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Watch How You Declare Those Parameters

by William Ryan
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If you are using ADO.NET much, you have probably come across Parameters by now.  They are a clean and elegant way of using SQL, and in many instances, they are the only way to pass data to your server.  However, there's a gotcha out there that you need to be aware of.  Take a look at the code sample below (I'm using each of the available overloads, going from most generic to most precise, to declare @SomeParam and set its value to 0 - Note also that you could declare the Parameter and then add it to the collection, I just chose to use the simplified syntax):

   SqlCommand cmd = new SqlCommand();
   //Add a Parameter and then give it a value
   cmd.Parameters[0].Value = 0;

//Add a Parameter and give it a value (String, Object)
   cmd.Parameters.Add("@SomeParam", 0);

//Add a Paramater and Specify a type, then add a value (String, DbType)
   cmd.Parameters.Add("SomeParam", SqlDbType.Int).Value = 0;
//Specify a length (String, DbType, Int32)
cmd.Parameters.Add("@SomeParam", SqlDbType.Int, 1).Value = 0;

//Map it back to a Column
   cmd.Parameters.Add("@SomeParam", SqlDbType.Int, 1, "TableColumnName").Value = 0;

Now, let's say that instead of 0 I was using a String value and setting it to the literal "Something".  In that case, everything would work as planned.  However, since I'm using an Int value, all of these are valid declarations, but one of them isn't setting the value to 0.  Huh?  If you check the value of the parameter with the second declaration, you'll see that it's not 0, actually it's not anything.  So why would it work with a String value (or just about anything else, but not an Int)?  It's kind of tricky but here's the deal.  The second constructor's second Parameter  (no pun intended) is of type Object.  So, if you use 0 for instance, the compiler will assume that you are using the THIRD overload which is declaring a SqlDbType.  0 is an oveload that corresponds to the Int64 type.  I've tried to figure out the others, setting it to 2, 3, 4 and the other likely candidates, but no can do so far.  If you use other numbers, it simply adds them at face value and the type reflected is going to be in Int32 b/c that's what 2, 3, 4 etc are.  This is a subtle little gotcha, but it can cause you a lot of problems, and in most cases (like calling a Stored Procedure without  a default Parameter) your routine will bomb.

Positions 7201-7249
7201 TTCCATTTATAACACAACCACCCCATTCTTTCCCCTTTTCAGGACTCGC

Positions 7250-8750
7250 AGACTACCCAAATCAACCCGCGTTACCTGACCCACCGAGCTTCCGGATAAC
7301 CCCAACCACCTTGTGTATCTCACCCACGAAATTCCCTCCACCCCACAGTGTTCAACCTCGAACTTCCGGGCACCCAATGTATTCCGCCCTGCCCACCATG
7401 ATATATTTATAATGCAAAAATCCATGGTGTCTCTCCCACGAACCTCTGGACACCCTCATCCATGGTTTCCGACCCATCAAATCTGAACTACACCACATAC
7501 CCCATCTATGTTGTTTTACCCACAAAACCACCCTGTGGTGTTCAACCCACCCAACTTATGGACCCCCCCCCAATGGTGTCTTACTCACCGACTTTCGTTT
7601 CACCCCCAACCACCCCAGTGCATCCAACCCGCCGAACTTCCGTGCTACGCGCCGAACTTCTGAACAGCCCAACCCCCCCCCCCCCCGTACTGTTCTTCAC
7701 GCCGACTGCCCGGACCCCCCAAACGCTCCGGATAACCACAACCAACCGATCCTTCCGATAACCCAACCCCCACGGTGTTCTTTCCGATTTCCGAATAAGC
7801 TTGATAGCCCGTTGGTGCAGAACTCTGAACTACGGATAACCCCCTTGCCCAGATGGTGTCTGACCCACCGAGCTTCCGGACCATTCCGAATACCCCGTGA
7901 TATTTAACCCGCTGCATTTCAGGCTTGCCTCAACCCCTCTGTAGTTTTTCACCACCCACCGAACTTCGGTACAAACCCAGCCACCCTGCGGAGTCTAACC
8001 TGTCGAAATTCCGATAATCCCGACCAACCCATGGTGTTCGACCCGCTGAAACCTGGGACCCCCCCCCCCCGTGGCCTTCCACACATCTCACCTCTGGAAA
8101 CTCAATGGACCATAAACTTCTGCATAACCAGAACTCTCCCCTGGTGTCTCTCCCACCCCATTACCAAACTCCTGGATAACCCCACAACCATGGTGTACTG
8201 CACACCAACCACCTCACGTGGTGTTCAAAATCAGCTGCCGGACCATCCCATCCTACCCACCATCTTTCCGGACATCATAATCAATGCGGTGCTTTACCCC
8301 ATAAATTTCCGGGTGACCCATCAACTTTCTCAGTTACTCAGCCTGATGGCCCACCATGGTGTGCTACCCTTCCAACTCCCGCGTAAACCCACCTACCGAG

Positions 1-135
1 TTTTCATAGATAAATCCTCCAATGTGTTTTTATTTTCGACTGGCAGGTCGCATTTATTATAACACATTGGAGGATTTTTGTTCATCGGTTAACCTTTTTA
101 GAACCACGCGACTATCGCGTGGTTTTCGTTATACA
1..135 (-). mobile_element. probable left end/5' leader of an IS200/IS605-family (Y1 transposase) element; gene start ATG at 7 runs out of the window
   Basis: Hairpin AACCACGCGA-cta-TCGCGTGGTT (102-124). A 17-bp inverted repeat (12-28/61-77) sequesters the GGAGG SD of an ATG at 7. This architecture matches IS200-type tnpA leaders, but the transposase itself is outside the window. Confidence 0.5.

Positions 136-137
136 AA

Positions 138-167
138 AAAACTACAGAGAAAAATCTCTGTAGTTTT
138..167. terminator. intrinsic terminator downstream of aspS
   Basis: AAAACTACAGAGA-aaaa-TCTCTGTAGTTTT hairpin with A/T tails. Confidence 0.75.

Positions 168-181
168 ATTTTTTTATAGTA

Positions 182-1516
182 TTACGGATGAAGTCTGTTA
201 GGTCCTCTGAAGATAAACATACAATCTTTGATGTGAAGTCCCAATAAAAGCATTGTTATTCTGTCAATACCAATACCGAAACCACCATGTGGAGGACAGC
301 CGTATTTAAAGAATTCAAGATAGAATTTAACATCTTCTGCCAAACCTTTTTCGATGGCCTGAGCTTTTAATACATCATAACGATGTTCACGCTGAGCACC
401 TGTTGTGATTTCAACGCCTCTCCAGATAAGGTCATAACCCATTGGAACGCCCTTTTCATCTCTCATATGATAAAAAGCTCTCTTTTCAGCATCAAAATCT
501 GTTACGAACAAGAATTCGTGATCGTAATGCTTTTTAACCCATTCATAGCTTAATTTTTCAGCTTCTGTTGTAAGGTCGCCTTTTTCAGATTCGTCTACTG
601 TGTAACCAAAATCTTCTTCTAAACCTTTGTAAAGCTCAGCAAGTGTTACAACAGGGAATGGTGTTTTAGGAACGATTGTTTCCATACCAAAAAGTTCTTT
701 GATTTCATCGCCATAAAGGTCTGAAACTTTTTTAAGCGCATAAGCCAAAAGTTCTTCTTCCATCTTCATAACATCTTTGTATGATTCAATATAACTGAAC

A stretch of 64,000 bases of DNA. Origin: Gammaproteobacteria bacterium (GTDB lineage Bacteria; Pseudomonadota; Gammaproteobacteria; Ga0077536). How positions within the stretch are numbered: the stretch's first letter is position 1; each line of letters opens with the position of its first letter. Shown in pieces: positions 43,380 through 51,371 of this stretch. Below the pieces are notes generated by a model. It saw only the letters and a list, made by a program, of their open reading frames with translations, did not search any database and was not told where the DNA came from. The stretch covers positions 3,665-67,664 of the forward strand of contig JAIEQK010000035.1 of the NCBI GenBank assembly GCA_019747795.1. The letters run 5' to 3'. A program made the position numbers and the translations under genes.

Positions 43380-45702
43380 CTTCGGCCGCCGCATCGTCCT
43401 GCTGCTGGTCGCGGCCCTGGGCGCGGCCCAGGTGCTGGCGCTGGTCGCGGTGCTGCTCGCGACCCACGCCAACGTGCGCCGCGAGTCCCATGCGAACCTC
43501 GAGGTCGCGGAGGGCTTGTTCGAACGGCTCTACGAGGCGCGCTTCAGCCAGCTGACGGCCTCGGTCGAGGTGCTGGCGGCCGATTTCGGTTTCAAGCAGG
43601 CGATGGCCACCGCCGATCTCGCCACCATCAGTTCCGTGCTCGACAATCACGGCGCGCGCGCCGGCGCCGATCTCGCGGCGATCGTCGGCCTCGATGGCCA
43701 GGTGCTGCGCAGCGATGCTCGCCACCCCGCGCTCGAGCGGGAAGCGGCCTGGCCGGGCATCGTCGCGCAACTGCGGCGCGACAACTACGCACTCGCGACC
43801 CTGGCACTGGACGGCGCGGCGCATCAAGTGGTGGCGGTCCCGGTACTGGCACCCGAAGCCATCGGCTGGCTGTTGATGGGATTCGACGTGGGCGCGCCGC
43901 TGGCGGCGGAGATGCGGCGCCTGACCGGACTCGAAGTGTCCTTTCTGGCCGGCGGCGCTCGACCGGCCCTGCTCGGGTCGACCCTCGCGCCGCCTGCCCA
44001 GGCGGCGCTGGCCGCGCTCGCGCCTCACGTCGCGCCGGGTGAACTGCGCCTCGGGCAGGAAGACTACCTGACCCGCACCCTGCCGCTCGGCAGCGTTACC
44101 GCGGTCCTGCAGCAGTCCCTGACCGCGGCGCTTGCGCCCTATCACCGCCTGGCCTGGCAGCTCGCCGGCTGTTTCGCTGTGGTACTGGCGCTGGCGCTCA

So what's the fix?  Use one of the longer constructors, after all, the more precision the better your app will behave.  However, the more precision your define the more coupled your code is with the Proc and that may not be what you're after.  So, if you just make one small change like so:

   cmd.Parameters.Add("@SomeParam", Convert.ToInt32(0));

You'll be fine.

*I used SqlParameter, but the same holds for the other types like OleDbParameter

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